Japan in the eyes of a Vietnamese diplomat (part II)

 The Japanese's punctual culture might have been shaped since the express train Shinkansen was put into use in 1964.  | GETTY IMAGES

During his Ambassador tenure in Japan, Vice President of the Vietnam – Japan Friendship Association, Nguyen Phu Binh was strongly impressed by Japanese people’s delicate art of gift giving, dignity, honesty and more...

Small gift, great meaning

The Japanese has a gift-giving culture. The gifts are usually light items like a pair of ceramic cups, local pastries, a shawl with the symbolic features of the country, a small painting or a book. Being carefully selected and delicately wrapped, the value of the gift is not measured by its price, but its cultural meaning.

A simple yet thoughtful gift with bring delightful feeling to both the giver and recipient.

fancy japanese sweets in boxes

Illustrative photo. (source: tofugu.com)

I still remember what Ambassador Sakaba told me when his tenure in Vietnam was about to end: He appreciated and understood the sincere affection of Vietnamese people, including the people and leaders. But he did not feel alright while thinking about the ‘big’ gifts, in terms of size and money value, because it was not convenient to bring back home, and more importantly, in Japan, he was not allowed to use these items.

The importance of punctuality

Besides money saving, time saving is another vital rule in the Japanese’s communication and daily routines. It is considered a culture and a way to gain and maintain trust.

Some Japanese friends told me that their punctual culture had been shaped since the express train Shinkansen was put into use in 1964. Its punctuality was measured by minute, by second. Keeping in mind the value of punctuality, for any event they attend, Japanese people will show up 15 – 20 minutes prior to the opening address. Therefore it is hard to find anyone who come late.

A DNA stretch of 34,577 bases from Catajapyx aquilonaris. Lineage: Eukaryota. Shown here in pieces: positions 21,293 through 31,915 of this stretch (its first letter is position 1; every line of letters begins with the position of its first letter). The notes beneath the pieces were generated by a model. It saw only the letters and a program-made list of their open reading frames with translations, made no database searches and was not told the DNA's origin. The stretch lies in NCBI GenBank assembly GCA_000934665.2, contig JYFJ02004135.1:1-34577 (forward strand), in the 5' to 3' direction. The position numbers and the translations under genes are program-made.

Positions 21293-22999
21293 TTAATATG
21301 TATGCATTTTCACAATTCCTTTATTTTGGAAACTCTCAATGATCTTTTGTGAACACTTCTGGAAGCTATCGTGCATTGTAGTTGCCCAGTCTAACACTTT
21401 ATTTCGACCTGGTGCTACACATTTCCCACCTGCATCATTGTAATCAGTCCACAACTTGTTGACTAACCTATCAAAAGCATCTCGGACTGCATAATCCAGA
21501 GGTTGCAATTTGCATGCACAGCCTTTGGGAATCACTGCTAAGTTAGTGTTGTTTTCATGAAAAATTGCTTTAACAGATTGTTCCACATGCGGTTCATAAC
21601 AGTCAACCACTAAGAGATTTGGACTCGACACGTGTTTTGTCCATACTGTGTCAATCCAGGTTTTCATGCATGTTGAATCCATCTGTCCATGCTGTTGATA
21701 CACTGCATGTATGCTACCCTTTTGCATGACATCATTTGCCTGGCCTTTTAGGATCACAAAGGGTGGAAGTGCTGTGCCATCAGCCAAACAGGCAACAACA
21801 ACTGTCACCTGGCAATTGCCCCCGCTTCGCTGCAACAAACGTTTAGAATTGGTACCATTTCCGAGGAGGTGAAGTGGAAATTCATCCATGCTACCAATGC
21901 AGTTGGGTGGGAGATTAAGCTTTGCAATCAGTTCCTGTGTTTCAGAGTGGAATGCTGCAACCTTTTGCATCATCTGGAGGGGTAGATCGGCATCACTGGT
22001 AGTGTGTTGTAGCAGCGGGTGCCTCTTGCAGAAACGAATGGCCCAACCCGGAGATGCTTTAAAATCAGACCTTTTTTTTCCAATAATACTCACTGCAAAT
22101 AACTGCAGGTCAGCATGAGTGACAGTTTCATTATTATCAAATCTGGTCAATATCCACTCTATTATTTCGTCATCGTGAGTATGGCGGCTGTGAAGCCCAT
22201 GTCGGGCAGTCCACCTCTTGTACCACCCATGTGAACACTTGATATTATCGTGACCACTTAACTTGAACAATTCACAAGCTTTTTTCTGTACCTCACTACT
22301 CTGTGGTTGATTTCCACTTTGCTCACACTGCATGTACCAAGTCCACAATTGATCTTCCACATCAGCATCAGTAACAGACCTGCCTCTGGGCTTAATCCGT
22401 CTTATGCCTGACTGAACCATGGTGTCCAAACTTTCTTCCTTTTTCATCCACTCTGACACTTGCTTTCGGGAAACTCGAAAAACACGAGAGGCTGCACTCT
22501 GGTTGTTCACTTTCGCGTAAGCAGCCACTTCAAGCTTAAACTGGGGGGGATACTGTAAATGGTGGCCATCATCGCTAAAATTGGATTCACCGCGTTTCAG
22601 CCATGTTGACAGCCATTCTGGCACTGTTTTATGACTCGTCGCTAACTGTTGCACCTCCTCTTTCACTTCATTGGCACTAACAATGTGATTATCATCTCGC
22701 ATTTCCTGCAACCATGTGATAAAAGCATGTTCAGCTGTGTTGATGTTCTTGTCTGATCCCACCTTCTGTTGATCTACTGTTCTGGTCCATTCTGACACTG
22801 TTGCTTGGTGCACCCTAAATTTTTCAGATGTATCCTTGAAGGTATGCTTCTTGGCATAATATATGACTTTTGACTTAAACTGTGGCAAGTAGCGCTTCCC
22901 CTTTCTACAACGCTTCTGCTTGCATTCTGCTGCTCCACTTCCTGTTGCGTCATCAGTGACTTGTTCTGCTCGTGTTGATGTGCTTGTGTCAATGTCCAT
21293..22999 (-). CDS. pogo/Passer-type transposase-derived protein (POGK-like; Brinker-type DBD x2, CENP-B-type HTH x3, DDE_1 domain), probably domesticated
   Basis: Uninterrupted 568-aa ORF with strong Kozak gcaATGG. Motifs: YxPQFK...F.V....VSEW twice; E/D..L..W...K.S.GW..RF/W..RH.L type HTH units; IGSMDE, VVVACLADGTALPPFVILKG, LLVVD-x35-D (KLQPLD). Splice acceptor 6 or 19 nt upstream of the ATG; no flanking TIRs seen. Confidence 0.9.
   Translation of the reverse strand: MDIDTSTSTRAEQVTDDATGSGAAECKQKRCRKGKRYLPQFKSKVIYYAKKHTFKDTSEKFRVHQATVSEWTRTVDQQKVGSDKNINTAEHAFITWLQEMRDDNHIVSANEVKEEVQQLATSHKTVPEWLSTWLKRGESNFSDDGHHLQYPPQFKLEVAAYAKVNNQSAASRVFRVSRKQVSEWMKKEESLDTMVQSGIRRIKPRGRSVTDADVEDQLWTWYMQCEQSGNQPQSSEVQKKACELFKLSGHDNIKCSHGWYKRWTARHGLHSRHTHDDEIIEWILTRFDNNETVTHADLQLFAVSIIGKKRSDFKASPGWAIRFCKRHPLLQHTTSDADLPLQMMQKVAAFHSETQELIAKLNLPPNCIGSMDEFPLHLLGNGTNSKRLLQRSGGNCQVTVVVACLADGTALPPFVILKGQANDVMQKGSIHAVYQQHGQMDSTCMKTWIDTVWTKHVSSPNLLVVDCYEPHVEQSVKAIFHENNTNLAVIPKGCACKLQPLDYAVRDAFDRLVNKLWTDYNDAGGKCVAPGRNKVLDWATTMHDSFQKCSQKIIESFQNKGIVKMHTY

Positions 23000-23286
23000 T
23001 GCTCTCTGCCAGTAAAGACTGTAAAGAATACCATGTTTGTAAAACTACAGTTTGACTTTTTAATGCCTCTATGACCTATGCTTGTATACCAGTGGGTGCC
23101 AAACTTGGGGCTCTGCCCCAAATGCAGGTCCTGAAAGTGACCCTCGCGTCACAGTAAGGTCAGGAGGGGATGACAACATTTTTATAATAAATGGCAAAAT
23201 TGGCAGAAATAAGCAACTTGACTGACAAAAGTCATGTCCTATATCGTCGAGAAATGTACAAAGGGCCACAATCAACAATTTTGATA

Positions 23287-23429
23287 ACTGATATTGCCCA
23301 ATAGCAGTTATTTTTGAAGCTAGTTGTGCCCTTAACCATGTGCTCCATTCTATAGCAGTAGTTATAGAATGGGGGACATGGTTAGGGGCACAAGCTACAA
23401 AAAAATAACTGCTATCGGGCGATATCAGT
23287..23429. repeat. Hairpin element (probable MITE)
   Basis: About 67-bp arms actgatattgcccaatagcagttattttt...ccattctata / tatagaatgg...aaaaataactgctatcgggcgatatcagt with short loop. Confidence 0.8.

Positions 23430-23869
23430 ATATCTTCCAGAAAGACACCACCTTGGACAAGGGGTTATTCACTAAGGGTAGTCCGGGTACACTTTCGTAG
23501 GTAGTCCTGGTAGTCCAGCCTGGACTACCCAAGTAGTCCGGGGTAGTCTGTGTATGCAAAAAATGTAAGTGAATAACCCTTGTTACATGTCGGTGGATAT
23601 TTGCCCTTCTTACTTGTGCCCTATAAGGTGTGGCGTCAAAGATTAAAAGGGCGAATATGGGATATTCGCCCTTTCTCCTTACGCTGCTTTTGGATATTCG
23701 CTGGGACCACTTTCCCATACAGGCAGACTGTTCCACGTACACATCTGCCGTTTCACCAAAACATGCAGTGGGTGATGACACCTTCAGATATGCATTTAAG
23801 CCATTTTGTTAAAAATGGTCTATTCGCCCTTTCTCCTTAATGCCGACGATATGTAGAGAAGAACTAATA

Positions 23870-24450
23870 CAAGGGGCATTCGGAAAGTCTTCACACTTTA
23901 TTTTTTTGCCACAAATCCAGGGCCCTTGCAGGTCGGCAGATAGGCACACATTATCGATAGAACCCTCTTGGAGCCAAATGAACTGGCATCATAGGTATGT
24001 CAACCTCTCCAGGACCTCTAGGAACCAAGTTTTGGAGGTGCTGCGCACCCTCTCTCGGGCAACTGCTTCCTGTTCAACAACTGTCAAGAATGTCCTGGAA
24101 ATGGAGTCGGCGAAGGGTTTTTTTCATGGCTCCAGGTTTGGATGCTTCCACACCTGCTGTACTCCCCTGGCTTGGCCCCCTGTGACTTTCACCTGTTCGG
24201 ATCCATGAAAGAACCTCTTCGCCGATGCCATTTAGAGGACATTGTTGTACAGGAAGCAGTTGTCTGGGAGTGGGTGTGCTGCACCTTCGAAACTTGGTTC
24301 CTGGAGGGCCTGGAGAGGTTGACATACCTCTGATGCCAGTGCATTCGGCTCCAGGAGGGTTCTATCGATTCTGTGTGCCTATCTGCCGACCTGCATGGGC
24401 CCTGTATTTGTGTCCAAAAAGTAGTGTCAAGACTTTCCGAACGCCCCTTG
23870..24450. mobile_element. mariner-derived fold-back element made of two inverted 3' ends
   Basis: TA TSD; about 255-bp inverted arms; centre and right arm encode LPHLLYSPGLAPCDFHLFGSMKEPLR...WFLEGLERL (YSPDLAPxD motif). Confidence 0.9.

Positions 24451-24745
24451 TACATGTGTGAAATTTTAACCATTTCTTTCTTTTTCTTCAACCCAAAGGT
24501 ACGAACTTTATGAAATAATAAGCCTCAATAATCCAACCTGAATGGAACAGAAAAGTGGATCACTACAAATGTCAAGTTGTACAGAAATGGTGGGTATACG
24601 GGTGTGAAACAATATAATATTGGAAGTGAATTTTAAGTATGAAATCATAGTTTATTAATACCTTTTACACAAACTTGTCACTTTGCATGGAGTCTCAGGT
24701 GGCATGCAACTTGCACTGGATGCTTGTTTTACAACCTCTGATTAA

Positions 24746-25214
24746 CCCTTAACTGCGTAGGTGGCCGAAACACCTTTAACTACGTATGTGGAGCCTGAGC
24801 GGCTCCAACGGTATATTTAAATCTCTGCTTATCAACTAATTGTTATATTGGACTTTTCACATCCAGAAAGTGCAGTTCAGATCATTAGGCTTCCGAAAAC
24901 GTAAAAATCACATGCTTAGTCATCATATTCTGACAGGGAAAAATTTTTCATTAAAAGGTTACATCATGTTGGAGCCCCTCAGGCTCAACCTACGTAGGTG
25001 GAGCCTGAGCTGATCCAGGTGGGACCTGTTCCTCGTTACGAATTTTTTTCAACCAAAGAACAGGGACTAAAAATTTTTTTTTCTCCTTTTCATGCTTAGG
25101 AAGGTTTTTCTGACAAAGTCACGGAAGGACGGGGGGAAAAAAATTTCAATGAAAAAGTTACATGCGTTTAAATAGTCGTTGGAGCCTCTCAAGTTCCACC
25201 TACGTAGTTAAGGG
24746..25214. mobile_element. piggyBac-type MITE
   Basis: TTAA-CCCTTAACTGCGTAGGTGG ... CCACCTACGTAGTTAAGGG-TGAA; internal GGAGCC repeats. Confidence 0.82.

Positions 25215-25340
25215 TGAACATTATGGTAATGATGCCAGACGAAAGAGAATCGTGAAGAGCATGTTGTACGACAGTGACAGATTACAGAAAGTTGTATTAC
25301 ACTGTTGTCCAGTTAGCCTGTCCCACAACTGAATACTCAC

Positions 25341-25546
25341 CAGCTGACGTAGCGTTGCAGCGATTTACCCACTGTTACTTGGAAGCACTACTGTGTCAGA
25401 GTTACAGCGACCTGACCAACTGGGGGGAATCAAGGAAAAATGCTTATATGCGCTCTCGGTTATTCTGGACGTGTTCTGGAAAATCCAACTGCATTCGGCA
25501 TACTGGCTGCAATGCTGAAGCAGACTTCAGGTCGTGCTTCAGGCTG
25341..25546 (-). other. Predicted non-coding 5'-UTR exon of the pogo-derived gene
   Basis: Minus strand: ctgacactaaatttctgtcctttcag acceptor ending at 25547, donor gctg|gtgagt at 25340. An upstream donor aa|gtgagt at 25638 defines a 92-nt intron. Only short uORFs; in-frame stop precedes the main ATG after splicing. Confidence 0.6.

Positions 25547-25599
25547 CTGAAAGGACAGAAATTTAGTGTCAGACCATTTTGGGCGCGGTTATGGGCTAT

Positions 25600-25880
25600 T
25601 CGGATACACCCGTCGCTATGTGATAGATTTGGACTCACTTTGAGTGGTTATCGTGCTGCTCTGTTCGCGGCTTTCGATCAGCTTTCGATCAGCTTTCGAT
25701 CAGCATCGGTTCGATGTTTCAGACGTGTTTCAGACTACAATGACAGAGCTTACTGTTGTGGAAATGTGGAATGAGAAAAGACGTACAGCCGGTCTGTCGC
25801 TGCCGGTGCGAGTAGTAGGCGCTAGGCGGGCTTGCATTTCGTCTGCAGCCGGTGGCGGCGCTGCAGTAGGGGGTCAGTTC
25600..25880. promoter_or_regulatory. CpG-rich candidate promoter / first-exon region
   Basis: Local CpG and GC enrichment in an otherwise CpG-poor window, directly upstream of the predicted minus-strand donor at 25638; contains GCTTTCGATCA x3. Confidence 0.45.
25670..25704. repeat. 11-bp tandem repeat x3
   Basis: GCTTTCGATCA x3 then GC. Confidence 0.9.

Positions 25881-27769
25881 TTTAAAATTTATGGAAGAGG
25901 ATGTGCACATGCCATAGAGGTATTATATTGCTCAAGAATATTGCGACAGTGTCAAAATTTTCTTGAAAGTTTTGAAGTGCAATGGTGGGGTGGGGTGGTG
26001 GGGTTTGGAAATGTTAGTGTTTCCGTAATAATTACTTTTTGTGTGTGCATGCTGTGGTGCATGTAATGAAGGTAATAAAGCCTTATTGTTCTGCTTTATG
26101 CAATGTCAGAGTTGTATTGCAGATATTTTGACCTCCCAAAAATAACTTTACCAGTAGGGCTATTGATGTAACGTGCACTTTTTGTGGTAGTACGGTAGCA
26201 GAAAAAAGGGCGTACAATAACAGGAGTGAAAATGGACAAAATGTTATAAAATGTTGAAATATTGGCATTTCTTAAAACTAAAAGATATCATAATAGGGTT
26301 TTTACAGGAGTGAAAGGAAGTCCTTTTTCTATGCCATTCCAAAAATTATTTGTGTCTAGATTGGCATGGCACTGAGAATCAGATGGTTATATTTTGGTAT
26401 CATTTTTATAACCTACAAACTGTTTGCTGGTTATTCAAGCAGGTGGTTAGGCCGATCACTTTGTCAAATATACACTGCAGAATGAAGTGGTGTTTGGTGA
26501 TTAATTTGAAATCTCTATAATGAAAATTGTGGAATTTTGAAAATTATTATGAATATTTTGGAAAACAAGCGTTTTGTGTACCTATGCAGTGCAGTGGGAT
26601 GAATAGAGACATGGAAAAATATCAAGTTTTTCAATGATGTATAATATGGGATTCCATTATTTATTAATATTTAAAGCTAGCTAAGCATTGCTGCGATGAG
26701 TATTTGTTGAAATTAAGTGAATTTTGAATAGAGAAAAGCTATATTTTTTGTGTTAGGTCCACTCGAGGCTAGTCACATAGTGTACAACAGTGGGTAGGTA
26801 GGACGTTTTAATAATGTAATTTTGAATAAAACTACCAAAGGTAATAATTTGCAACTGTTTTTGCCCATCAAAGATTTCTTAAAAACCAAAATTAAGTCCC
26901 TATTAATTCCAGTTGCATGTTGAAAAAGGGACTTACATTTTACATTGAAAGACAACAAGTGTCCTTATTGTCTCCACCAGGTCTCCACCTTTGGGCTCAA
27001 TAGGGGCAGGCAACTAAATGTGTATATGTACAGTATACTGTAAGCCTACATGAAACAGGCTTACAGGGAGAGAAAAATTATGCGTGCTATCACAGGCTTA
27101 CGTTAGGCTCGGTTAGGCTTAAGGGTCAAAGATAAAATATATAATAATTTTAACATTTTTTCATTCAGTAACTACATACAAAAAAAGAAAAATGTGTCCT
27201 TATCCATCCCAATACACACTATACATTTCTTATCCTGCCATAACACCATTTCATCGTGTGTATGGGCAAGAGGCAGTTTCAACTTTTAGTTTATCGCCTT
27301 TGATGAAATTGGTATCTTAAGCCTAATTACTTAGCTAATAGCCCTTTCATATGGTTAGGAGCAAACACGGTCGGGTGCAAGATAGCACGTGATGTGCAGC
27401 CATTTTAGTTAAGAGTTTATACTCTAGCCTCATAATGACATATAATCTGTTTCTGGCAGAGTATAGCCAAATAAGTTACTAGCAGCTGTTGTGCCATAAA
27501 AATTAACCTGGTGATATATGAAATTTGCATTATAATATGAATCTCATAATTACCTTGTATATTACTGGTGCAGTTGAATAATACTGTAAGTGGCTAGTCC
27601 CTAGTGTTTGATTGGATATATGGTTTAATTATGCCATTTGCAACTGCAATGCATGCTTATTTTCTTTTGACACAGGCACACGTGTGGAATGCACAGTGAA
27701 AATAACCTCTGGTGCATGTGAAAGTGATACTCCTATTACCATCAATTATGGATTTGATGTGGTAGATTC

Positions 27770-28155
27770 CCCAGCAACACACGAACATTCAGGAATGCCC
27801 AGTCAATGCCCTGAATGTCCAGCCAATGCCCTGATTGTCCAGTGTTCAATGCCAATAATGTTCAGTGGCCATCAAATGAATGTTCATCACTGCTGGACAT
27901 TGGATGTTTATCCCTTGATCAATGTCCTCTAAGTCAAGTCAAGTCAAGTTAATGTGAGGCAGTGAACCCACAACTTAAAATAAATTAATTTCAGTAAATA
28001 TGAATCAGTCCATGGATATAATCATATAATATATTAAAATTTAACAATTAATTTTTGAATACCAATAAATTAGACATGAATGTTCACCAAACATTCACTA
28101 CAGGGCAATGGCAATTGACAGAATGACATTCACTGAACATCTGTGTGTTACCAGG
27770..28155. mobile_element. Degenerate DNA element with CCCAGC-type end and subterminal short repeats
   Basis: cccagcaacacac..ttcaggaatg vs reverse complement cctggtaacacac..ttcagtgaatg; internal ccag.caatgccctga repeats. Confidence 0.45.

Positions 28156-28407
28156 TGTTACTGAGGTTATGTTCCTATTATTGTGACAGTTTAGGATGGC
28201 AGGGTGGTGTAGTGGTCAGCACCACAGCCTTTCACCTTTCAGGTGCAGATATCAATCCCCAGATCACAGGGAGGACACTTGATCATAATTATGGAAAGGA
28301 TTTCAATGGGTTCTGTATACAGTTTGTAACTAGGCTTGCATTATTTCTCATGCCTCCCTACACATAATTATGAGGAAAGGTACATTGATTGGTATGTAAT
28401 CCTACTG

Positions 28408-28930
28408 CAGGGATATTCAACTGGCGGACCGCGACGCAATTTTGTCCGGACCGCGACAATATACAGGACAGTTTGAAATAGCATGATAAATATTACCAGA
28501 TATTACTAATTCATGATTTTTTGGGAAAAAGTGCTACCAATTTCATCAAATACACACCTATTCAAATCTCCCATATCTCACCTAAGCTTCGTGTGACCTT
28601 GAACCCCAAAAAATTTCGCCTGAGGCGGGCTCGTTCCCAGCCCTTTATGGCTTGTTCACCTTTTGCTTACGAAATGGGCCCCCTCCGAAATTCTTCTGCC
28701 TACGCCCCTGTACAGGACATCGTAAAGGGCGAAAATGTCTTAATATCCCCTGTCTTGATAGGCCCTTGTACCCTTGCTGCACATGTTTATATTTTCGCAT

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I have taken part in many meetings in Japan, and notice that the duration set for a meeting, from Prime Minister level to Minister or other levels never exceeded 30 minutes. Even a high-level dialogue was held in just 45 mins. In the meeting, the speakers thoroughly prepared their speech on paper, and closely follow what was written, to ensure they do not go over the time specified on the agenda.

If there is a party during lunchtime, the Japanese never use alcoholic drink if, in order to avoid negative effect on the productivity of the staff in the afternoon. In the evening, they beer, or sake, a low alcoholic drink can be used. It was hard to find wine like champagne in these events.

Honesty and dignity

During nearly four years living in Japan, the Japanese strongly impressed me with their honesty and dignity.

I and my colleagues still remember an incident. One day, a middle-age woman came to the Embassy to look for a boy, whose mother was a staff of the Embassy. The woman told us that the boy was passing by her house and stopped to play with her pet dog. Unfortunately, the kid was bit by the pet dog, and tried to run away when the owner noticed. Seeing him running toward the Vietnamese Embassy’s residency, the woman and her husband decided to go there to look for the boy and his parents, to get him vaccinated, even though her dog had been on periodic vaccination.

Another memory of mine about Japan was what happened on a train. Since "sitting tickets" had been sold out, some “standing tickets“ were offered to meet with passengers'demand. What made me surprised was when I boarded onto the train, even though there were some vacant seats left, passengers who bought “standing tickets” still refused to take a seat, because they sticked to a principle of not using anything which was not belong to them.